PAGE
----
Most Canadian provinces are still on the fence about whether they will implement a domestic COVID-19 “vaccine passport” to allow access to some public places, but what leeway do private businesses have to introduce their own policy?
According to lawyer Cara Zwibel, who is also the director of the Fundamental Freedoms Program at the Canadian Civil Liberties Association, businesses can turn away whoever they like — as long as it isn’t discriminatory under human rights statutes.
This means that if someone is not vaccinated for reasons out of their control, such as medical or religious reasons, and are turned away by a business, they could have a case with a provincial human rights tribunal.
However, if someone voluntarily decided not to be vaccinated, Zwibel said it is not as clear-cut whether it could be defined as discriminatory.
“If they had a conscientious objection to being vaccinated it’s possible this might qualify as discrimination based on creed,” she said. “I’d say it would be a harder claim to establish than refusal for health or religious reasons.”
If businesses could find a way to accommodate those unvaccinated, they could potentially carry on with a vaccine policy, Zwibel pointed out.
Zwibel said a vaccine policy would be similar to Canada’s mask mandate, which also allowed exceptions for those who could not wear a mask.
However, she said there were many instances of businesses flat-out refusing service to anyone not wearing a mask and some complaints were made to the Human Rights Tribunal.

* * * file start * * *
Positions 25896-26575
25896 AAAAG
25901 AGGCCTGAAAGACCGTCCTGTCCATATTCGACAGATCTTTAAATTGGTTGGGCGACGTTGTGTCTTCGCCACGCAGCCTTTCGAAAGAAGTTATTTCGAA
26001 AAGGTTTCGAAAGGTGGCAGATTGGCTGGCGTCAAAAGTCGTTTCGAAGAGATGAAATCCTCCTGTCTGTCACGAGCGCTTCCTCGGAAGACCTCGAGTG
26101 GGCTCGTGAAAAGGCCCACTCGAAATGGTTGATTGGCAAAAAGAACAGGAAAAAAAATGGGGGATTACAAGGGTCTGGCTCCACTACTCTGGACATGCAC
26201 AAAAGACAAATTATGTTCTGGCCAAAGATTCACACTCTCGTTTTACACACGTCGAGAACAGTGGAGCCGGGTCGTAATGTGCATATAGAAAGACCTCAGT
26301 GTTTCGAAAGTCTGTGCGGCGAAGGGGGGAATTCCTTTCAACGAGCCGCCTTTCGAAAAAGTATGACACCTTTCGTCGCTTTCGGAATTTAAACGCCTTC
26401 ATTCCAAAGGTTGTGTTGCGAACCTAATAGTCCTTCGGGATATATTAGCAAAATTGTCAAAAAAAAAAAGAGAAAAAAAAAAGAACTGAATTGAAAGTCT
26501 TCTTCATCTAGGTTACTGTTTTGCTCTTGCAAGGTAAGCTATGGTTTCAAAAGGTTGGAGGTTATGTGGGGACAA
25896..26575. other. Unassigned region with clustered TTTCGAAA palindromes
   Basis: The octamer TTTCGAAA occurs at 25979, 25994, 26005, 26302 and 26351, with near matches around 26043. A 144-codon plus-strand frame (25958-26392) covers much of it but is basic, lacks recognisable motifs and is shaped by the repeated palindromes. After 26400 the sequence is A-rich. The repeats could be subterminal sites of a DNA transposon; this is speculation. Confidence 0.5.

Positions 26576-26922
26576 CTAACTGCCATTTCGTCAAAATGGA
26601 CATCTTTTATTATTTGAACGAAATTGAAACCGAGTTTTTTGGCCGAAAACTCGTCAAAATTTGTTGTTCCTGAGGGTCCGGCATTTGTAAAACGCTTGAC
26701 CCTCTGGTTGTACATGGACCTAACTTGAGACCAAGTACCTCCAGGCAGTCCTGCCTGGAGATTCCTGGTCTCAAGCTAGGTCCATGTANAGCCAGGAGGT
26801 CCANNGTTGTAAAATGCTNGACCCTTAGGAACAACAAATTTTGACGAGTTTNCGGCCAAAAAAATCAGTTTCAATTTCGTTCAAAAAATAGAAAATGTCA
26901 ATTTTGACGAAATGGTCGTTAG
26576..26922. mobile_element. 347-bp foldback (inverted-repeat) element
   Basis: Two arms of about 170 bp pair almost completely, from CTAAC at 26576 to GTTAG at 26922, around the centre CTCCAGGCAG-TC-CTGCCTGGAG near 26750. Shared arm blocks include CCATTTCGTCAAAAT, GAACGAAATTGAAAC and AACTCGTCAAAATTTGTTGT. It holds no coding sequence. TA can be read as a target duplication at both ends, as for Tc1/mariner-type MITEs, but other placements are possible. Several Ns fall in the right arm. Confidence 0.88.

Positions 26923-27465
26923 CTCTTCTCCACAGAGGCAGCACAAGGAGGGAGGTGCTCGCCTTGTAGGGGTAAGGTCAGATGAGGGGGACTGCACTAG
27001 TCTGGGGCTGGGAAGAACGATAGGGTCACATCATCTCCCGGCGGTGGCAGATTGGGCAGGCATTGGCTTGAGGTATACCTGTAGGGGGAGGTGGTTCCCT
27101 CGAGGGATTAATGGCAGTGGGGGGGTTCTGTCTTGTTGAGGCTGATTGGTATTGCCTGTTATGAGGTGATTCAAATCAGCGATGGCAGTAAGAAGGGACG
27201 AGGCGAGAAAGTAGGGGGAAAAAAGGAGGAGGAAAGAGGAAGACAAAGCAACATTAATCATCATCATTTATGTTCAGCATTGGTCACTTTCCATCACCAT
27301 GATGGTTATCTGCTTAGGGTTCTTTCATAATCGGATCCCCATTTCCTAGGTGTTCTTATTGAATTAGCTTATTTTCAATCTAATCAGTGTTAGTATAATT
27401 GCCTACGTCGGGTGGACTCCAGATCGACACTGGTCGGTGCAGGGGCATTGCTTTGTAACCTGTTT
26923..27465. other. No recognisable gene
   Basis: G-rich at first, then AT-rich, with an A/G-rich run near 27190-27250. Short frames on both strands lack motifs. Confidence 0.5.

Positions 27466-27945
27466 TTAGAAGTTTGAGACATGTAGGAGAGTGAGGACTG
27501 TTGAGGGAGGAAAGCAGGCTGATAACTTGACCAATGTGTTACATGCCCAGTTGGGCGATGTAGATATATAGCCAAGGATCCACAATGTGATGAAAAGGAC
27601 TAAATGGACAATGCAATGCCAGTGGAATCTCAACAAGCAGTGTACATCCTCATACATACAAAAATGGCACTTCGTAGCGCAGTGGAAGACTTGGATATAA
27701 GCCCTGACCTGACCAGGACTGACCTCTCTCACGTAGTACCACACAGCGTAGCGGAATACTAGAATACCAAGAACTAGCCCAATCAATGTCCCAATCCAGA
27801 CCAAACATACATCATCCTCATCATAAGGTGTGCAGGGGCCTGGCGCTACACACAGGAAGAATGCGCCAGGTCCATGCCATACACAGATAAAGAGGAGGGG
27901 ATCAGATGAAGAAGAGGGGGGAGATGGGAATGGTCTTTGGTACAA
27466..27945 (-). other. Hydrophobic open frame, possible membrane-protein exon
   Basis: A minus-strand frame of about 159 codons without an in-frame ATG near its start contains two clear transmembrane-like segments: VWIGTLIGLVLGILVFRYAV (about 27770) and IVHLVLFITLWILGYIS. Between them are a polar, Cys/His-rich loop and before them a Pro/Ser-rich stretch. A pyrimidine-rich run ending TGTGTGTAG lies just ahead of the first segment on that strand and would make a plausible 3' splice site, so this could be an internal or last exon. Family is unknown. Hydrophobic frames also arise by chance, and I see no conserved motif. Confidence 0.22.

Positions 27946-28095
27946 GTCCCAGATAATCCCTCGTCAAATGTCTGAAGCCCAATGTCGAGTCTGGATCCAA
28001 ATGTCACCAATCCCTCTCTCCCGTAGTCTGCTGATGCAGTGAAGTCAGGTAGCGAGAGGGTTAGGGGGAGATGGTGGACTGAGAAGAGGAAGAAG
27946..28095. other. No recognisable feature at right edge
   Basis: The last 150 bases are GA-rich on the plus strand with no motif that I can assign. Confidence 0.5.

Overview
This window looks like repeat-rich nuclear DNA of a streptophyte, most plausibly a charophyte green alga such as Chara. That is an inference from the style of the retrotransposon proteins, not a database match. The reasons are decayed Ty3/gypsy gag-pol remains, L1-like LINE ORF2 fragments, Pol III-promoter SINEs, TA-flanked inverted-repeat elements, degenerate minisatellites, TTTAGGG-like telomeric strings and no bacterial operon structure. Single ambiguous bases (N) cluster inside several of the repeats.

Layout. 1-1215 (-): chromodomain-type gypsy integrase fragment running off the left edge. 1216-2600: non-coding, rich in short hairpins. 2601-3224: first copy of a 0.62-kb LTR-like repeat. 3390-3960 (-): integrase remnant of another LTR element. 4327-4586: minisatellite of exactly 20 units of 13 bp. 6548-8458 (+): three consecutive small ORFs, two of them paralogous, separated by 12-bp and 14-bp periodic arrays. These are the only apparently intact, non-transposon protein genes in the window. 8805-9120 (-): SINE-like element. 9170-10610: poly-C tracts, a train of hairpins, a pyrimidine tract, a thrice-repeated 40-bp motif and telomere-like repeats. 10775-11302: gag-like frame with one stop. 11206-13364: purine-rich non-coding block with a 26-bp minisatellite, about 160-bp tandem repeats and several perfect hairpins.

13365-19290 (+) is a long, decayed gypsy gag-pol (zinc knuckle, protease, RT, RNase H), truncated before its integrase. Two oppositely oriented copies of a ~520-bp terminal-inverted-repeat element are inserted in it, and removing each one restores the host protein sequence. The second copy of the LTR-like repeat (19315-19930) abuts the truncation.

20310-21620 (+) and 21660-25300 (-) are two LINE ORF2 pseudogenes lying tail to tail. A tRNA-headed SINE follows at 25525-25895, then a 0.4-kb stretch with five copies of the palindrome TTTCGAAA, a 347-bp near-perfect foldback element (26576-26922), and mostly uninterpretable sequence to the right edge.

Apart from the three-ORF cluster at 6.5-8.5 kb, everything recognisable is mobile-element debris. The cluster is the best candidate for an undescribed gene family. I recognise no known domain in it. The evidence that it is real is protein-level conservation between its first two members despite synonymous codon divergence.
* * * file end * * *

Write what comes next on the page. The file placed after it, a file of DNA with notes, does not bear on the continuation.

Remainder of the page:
“What’s laid out in law or what’s in theory should be happening, it’s not always obviously reflected in the real world,” she said.
The idea of a domestic vaccine passport is catching on in some parts of the world, though.
On Monday, France announced a “pass sanitaire,” which citizens will need in early August to access restaurants, bars, movie theatres or to take a train. The pass shows proof of vaccination or a negative COVID-19 test.
As for Canada, Prime Minister Justin Trudeau said domestic vaccine passports are up to provinces to decide, and some are already making moves.
On July 8, Quebec announced that they would introduce a vaccine passport by the fall — but would only use it to control access to locations like gyms, bars and restaurants if there is an outbreak.
Manitoba, on the other hand, is issuing proof of vaccination cards that allow people to skip quarantine after returning from out-of-province, and expanded access to health care facilities like hospitals and personal care homes.
While those policies are government-mandated, Zwibel said the issue if the idea catches on with private businesses is that “the decision to be vaccinated becomes less and less a voluntary one.”
“Being vaccinated is something that should be a choice,” she said. “You do have the right to make a decision for yourself about medical treatment, including whether you’re going to be vaccinated.”
As restaurants across the country are hosting more and more people due to loosening restrictions, industry association Restaurants Canada’s vice president, James Rilett, said that businesses are talking about the idea of their own COVID-19 policies, but he’s not seeing any take action yet.
“Most people aren’t really sure whether that would be allowed, whether they could put in their own requirements to check people’s vaccination records,” he said. “The industry is usually very welcoming, we’re used to greeting people and hosting them. So it kind of goes against what the industry usually does.”
Another issue with such a policy is having young staff enforce it, Rilett said, and some employers have flat-out refused to put their staff in that position.
Already staff have had issues enforcing a mask policy earlier in the pandemic, he said.
“There have been flare-ups here and there,” Rilett said. “It was never a comfortable situation.”
-With files from Global News’ Leslie Young